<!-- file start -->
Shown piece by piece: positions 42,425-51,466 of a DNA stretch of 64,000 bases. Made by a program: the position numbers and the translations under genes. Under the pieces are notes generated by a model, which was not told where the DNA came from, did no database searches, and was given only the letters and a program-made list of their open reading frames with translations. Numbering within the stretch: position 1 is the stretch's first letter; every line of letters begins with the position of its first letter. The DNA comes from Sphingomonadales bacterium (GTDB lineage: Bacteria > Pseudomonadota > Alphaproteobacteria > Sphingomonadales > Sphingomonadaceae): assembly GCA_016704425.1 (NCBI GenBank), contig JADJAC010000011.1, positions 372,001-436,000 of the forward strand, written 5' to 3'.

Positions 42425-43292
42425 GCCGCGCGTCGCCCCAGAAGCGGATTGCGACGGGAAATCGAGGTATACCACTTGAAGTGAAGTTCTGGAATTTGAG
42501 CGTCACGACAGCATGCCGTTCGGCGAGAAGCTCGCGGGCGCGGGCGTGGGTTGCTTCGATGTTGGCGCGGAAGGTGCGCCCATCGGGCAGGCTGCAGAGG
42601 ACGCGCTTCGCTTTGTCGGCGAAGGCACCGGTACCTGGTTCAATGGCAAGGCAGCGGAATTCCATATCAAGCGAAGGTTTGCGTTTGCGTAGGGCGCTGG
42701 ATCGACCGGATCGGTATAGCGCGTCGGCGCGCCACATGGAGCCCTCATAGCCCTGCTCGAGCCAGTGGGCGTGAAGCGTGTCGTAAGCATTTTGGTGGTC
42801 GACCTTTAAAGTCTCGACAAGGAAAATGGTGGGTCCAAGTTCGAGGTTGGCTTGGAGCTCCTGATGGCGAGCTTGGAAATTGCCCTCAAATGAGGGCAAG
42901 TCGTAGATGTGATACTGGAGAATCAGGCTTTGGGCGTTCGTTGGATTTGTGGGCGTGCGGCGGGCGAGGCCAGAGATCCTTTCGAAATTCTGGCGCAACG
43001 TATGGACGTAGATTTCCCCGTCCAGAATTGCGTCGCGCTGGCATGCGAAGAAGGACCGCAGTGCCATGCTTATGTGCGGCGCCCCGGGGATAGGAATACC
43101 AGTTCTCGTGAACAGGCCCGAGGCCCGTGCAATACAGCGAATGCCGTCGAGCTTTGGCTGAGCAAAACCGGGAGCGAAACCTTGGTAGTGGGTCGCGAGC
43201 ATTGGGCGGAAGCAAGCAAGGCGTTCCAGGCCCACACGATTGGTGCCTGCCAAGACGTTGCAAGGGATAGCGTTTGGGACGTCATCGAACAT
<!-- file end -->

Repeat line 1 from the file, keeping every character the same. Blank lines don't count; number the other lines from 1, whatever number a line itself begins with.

Shown piece by piece: positions 42,425-51,466 of a DNA stretch of 64,000 bases. Made by a program: the position numbers and the translations under genes. Under the pieces are notes generated by a model, which was not told where the DNA came from, did no database searches, and was given only the letters and a program-made list of their open reading frames with translations. Numbering within the stretch: position 1 is the stretch's first letter; every line of letters begins with the position of its first letter. The DNA comes from Sphingomonadales bacterium (GTDB lineage: Bacteria > Pseudomonadota > Alphaproteobacteria > Sphingomonadales > Sphingomonadaceae): assembly GCA_016704425.1 (NCBI GenBank), contig JADJAC010000011.1, positions 372,001-436,000 of the forward strand, written 5' to 3'.